Neighbourhoods lose out

Buxton criticises the government for falsely emphasising its introduction of a mandatory height limit in the neighbourhood residential zone, when in fact it is increasing an already existing mandatory height.

“The government is selling this on the basis that they’re introducing mandatory heights,” he says. “Well, in the neighbourhood residential zones, they’re actually liberalising an existing mandatory height from eight to nine metres – it’s quite a false claim.”

In addition, they have changed the limit of dual dwellings on a block to medium density housing.

“So it’s a liberalisation in both ways – to increase height and a move to multiunit development in the neighbourhood residential zone,” Buxton says.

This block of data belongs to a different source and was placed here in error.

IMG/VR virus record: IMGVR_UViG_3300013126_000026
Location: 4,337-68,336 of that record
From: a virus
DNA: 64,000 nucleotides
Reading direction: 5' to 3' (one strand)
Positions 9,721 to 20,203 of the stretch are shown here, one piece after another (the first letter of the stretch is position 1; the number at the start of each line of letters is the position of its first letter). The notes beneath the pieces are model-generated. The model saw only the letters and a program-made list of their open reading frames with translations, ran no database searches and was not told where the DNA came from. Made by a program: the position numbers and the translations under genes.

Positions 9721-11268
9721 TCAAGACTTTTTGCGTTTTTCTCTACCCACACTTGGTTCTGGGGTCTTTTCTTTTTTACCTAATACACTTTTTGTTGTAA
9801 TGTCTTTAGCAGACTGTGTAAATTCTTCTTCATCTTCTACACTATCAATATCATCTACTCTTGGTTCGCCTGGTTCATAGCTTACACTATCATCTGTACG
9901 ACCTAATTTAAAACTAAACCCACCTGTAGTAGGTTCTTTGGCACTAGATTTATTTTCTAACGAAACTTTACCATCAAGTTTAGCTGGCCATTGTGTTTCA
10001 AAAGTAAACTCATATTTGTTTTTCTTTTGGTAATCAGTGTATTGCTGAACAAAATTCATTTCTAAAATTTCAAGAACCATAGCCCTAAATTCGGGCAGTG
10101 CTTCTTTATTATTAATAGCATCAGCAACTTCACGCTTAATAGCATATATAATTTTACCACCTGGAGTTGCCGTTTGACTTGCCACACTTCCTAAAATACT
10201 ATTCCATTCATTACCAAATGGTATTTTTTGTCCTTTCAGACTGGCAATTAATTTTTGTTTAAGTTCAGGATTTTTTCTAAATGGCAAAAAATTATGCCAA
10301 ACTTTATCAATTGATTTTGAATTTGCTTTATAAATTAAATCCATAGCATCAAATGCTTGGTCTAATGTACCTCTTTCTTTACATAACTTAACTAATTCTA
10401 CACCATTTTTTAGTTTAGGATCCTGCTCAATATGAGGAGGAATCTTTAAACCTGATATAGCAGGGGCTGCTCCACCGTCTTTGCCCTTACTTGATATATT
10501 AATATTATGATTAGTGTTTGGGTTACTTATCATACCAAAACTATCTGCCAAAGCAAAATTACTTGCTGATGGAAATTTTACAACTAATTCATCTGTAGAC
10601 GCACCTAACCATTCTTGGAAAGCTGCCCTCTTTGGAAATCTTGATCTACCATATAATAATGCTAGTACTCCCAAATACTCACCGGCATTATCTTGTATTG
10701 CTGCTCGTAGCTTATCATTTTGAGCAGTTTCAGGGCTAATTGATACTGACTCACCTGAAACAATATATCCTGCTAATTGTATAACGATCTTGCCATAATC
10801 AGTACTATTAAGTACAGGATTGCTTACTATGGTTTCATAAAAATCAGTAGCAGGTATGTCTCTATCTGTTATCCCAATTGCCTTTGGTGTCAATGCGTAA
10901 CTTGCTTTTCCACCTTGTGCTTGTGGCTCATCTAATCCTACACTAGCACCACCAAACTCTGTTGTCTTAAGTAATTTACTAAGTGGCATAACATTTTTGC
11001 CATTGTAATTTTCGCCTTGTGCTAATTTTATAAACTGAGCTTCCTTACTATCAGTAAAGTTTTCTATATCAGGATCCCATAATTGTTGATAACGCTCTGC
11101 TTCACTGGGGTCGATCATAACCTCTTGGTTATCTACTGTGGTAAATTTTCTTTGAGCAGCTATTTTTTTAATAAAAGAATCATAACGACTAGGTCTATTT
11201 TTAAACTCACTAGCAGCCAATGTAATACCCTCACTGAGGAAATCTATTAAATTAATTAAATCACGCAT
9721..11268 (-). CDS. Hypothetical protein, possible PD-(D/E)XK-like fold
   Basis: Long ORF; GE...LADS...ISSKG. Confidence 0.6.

“What the government is really doing is facilitating private sector development through the liberalisation of zones revisions.

“I think the government has bought the Property Council’s argument that the neighbourhood residential zone locked up large areas of the city.”

When combined with the minimum garden area requirement, Buxton believes that the increased mandatory height and the introduction of multiunit development will see very little increase in the number of dwellings.

“The yield is probably going to be about equal,” he says. “So the immediate question is, why would you bother?”

Buxton believes that heritage will lose out.

“It’s certainly going to have an impact on amenity and the loss of heritage.”